HIPAA Breach Lawsuits

Almost as surely as summer follows spring, lawsuits follow breaches of protected health information. Here’s a roundup of recent HIPAA breach lawsuits and settlements.

Lawsuits Increasing Following HIPAA Breaches – Facts and Figures

The law firm BakerHostetler published its annual Data Security Incident Response Report based on findings from 1,270 data security incidents managed by the firm in 2021. 

Highlights included:

  • 23% of all incidents affected healthcare organizations – the most targeted sector of the economy
  • 35% of healthcare breaches involved ransomware attacks, vs. 20% in 2020
  • The average ransomware payment for healthcare was $875,784, about one-third less than the 2020 payment
  • 82% of ransomware attacks claimed to have removed data before encryption
  • The average number of patient notifications was 81,679

The firm also noted a trend of increased lawsuit filings and increased numbers of filings within the same jurisdictional areas, such as federal or state. From the pool of 1,270 incidents, 58 data breach lawsuits were filed related to 23 incidents, including three involving breaches of 8,000 or less. Healthcare organizations were targeted in 43 of the lawsuits.

Partnership Health Plan (California) 

Partnership Health Plan in Northern California was the victim of a cyberattack by the Hive ransomware group. The cybercriminals stole more than 400GB of data before encrypting the organization’s files on March 19, 2022.

A pair of California law firms have filed a class-action lawsuit on behalf of an anonymous plaintiff “John Doe” and others affected by the breach. The lawsuit alleges the healthcare organization was negligent for failing to implement and maintain appropriate cybersecurity measures to prevent ransomware attacks and data breaches. The lawsuit further states that warnings had been issued to the healthcare sector about the threat of Hive ransomware attacks as early as June 2021.

The breach impacts the protected health information (PHI) of as many as 850,000 individuals. More plaintiffs are expected to join the suit following Partnership’s issuance of breach notification letters. No damages have been claimed, but the lawsuit requests a jury trial.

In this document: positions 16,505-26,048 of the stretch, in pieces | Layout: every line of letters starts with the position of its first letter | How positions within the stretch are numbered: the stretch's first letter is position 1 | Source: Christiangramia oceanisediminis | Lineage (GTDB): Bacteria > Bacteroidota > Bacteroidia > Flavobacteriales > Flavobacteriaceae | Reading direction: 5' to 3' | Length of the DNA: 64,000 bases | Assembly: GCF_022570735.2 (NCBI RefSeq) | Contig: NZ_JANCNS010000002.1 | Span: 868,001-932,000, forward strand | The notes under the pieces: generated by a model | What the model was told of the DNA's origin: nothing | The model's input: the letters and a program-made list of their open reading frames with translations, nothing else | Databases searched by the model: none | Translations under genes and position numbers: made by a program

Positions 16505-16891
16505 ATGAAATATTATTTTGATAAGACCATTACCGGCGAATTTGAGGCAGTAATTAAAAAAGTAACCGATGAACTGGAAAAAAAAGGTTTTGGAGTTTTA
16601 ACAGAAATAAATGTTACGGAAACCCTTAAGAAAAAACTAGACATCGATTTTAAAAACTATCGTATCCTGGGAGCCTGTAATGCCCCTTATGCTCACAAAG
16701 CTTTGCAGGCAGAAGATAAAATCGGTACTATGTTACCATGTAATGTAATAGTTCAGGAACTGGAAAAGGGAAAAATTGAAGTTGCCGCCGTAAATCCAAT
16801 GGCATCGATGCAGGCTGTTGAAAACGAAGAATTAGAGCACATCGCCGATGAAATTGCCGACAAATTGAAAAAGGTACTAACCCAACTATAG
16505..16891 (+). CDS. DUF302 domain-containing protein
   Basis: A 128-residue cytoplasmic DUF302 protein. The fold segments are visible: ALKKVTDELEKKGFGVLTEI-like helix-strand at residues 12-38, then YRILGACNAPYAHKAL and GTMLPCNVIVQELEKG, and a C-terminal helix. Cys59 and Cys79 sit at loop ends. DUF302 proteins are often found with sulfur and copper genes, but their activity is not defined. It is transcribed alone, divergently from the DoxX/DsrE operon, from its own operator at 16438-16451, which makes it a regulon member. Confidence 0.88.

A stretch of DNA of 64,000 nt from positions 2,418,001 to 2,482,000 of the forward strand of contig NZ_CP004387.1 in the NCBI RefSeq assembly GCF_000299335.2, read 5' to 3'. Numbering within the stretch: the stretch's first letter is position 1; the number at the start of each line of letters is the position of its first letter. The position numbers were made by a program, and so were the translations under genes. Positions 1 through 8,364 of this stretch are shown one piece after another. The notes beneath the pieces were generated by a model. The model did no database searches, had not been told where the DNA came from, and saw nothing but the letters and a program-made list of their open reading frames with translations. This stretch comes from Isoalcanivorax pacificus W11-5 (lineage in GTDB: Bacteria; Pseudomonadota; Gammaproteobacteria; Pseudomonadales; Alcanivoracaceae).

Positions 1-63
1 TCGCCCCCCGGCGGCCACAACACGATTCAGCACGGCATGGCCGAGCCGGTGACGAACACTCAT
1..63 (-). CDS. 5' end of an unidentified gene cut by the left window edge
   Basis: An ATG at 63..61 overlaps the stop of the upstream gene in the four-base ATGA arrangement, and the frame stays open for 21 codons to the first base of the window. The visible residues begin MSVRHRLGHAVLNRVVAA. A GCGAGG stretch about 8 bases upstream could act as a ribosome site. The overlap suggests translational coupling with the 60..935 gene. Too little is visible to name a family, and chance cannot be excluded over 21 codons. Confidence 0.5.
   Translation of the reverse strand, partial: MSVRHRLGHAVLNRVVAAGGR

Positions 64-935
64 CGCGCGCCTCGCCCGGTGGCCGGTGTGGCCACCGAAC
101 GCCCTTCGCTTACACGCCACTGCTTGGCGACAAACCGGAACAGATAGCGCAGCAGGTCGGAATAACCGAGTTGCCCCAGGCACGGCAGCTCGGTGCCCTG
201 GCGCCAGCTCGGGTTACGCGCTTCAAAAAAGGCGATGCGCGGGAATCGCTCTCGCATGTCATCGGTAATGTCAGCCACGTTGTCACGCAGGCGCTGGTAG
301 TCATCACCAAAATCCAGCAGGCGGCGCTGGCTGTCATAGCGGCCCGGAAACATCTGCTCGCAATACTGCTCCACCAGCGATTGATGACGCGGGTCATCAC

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Oregon Anesthesiology Group

Oregon Anesthesiology Group in Portland, OR, faces a class-action lawsuit after a data breach affected the protected health information of more than 750,000 patients. On July 3, 2021, the organization was victimized by a cyberattack from the HelloKitty ransomware group based in Ukraine. Affected persons received notification letters in December 2021.

On April 7, 2022, attorneys filed a lawsuit on behalf of an individual claiming to have identified suspicious activity in his bank account. The suit seeks class-action status and claims that OAG was negligent for failing to protect the sensitive data of at least 750,000 individuals and claims the delay of five months in issuing notification letters violated Oregon laws, which require notification letters to be issued within 60 days of the discovery of the breach.

HIPAA regulations also require notification of affected individuals within 60 days of its discovery if the breach affects more than 500 individuals. Exceptions to the rule may be allowed if notification was delayed at the direction of authorized law enforcement officials as part of their active investigation.

SuperCare Health (California)